6. Two days after this Direction of Election, roughly day ten, (or earlier if no hearing) the employer must provide the NLRB with the final voter list. This list must include addresses, phone numbers and all known e-mail addresses of its employees. The list must be submitted by e-mail so it can be e-mailed to the union. Giving phone numbers and e-mail addresses is brand new and has the obvious potential for abuse by aggressive union organizers. Meanwhile, the employer must post the election notice for at least two days.
  7. Somewhere between day seven and day 14 will be the Secret Ballot Election

Click here for table

B. Ways to Start Getting Ready For This Process

  1. Check with an association of businesses about filing comments to this proposed rule. Consider filing your own comments on the proposed rule explaining why certain items are not practical or are problematic. Not everyone lives in a reliable electronic service world. This timetable does not give the employer the opportunity of three days to see the Notice of Petition and make sure it goes to the right people to begin responding. Employees may not wish to have home and mobile phone numbers or e-mail addresses provided, especially if these devices are shared with non-voters, such as spouses or children.
  2. Talk to or write your Senator and Congressional Representatives about the unfairness of such a shortened process and the potential invasion of privacy issues regarding phone numbers and email addresses for employees.
  3. Meanwhile, have your supervisors trained regularly so they know what to look for and know their lawful role in a union election campaign. You will not have much time for this in an election schedule of 10-15 days.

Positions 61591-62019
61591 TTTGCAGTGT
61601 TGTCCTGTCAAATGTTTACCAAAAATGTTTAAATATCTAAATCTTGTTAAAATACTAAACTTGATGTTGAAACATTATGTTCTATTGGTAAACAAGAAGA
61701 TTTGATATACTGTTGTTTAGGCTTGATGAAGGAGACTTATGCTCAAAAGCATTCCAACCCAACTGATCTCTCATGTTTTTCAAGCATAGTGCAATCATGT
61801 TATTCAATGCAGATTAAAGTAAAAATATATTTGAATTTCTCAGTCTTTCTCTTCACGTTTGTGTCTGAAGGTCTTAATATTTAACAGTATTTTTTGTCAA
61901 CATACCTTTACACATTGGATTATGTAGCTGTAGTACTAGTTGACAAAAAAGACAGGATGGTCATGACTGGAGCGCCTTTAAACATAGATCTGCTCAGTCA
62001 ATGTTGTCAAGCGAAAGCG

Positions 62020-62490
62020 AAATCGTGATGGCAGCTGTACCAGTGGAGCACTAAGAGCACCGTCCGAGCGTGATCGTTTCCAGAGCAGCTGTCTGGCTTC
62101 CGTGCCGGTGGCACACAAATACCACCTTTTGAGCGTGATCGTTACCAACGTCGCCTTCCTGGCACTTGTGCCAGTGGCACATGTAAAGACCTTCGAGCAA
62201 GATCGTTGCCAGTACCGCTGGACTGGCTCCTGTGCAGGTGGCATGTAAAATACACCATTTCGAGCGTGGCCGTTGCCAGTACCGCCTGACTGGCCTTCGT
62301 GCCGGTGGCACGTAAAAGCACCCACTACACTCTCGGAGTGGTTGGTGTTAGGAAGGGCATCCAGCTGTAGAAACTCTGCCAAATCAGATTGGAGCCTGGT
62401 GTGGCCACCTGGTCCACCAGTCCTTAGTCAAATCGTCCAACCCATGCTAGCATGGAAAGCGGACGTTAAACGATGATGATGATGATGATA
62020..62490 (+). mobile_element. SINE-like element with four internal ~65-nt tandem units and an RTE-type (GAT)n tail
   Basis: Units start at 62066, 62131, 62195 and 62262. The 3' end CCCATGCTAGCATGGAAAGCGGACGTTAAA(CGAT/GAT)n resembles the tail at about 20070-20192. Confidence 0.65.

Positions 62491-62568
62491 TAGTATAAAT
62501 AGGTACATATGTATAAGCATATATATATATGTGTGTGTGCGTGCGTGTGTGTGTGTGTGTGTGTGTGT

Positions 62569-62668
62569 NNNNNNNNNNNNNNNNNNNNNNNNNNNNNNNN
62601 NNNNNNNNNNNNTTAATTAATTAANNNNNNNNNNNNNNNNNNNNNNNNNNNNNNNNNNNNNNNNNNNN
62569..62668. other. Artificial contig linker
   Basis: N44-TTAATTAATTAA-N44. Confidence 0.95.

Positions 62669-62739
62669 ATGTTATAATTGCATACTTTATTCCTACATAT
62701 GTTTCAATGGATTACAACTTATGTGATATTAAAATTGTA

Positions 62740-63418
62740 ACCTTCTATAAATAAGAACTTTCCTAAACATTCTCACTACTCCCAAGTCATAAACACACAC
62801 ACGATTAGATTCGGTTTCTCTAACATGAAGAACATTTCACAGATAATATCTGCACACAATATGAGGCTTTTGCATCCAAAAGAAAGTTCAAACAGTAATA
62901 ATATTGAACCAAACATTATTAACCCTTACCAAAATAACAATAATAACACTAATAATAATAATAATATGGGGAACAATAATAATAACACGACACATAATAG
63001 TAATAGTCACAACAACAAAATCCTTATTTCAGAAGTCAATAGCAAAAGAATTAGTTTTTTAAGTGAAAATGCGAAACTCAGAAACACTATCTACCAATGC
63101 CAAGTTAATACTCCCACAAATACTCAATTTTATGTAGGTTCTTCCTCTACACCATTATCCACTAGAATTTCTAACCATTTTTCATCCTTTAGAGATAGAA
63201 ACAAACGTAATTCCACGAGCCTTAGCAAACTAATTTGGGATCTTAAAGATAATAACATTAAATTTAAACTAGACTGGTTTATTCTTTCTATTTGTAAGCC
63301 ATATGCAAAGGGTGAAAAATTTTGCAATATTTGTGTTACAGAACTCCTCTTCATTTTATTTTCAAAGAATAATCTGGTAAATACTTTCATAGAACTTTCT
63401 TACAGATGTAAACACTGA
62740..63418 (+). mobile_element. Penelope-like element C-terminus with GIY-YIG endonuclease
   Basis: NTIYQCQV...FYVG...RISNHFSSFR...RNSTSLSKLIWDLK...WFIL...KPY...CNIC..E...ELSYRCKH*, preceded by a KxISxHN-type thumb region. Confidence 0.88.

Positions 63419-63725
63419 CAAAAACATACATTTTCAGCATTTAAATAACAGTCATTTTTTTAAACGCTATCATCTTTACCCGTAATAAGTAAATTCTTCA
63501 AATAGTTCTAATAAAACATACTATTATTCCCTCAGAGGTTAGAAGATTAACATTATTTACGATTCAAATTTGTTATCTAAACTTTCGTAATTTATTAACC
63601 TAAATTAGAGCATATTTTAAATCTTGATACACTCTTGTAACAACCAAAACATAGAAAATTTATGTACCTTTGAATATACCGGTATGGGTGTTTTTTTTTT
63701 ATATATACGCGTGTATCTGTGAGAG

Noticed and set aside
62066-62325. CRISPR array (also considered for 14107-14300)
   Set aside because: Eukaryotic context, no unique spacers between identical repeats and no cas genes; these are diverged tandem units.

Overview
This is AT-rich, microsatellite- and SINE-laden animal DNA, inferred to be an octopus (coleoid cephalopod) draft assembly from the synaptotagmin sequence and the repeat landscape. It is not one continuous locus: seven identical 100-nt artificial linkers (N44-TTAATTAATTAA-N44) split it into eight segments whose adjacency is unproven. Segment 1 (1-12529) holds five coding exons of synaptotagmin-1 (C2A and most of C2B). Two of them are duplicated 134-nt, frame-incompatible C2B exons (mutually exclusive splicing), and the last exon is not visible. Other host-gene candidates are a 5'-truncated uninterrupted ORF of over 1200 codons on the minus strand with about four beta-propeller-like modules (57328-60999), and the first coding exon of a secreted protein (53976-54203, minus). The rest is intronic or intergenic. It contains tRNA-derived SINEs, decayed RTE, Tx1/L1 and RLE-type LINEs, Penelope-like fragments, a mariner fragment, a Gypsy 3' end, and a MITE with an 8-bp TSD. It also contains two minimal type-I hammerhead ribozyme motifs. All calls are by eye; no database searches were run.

4. Have your in-house “labor swat” team prepared and ready. Are there videos available you want to order ahead of time? Are your communications pieces already pre-drafted? Have you researched the unions likely to target your company? Do you know what the NLRA requires of employers during election campaigns? Learning the legal requirements on the fly is difficult, if not risky.
  5. Do you know all your employees and talk with them or do you at least engage in regular, and lawfully conducted, employee surveys so you know your company’s issues in time to diffuse them? 
  6. Are you regularly training supervisors to improve their leadership skills and getting out to the worksites yourself so you know what is going on? 
  7. Is there any team-building project or plan you have been putting off because you have other, more time critical, issues? Take care of this important project now.

C. Conclusion

It is clear that the proposed NLRB rules will make it much more difficult for employers to fairly exercise their labor law rights under Section 8(c) of the NLRA to provide facts and express their views, before employees are raced into a speedy union election procedure. In short, even if comments to the proposed rule result in some modifications to the NLRB’s current proposed rule, expect that the NLRB’s union election process will likely shorten from the current six weeks.

As an employer, it is important for your voice to be heard regarding these rule changes. Meanwhile, it is just as critical to make internal plans for doing business under a very different union election timetable and process.